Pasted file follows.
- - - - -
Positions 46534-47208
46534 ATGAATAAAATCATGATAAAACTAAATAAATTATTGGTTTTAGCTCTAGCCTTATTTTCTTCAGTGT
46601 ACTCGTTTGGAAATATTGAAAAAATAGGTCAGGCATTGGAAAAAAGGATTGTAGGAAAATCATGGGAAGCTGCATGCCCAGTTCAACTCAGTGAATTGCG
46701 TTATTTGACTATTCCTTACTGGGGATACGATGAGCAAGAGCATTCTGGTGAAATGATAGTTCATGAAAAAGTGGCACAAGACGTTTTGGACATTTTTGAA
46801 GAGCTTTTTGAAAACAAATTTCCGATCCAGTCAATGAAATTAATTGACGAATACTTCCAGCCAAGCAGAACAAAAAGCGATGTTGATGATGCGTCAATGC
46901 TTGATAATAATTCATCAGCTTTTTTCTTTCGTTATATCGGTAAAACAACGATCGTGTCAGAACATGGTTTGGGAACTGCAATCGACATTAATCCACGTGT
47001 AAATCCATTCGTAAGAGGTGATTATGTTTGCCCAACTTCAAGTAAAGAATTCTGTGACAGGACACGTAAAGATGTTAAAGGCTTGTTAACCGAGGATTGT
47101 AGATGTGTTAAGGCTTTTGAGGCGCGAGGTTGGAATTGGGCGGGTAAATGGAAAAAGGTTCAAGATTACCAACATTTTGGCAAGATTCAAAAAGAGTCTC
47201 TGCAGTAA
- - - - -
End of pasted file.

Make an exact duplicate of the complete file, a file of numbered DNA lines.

Positions 46534-47208
46534 ATGAATAAAATCATGATAAAACTAAATAAATTATTGGTTTTAGCTCTAGCCTTATTTTCTTCAGTGT
46601 ACTCGTTTGGAAATATTGAAAAAATAGGTCAGGCATTGGAAAAAAGGATTGTAGGAAAATCATGGGAAGCTGCATGCCCAGTTCAACTCAGTGAATTGCG
46701 TTATTTGACTATTCCTTACTGGGGATACGATGAGCAAGAGCATTCTGGTGAAATGATAGTTCATGAAAAAGTGGCACAAGACGTTTTGGACATTTTTGAA
46801 GAGCTTTTTGAAAACAAATTTCCGATCCAGTCAATGAAATTAATTGACGAATACTTCCAGCCAAGCAGAACAAAAAGCGATGTTGATGATGCGTCAATGC
46901 TTGATAATAATTCATCAGCTTTTTTCTTTCGTTATATCGGTAAAACAACGATCGTGTCAGAACATGGTTTGGGAACTGCAATCGACATTAATCCACGTGT
47001 AAATCCATTCGTAAGAGGTGATTATGTTTGCCCAACTTCAAGTAAAGAATTCTGTGACAGGACACGTAAAGATGTTAAAGGCTTGTTAACCGAGGATTGT
47101 AGATGTGTTAAGGCTTTTGAGGCGCGAGGTTGGAATTGGGCGGGTAAATGGAAAAAGGTTCAAGATTACCAACATTTTGGCAAGATTCAAAAAGAGTCTC
47201 TGCAGTAA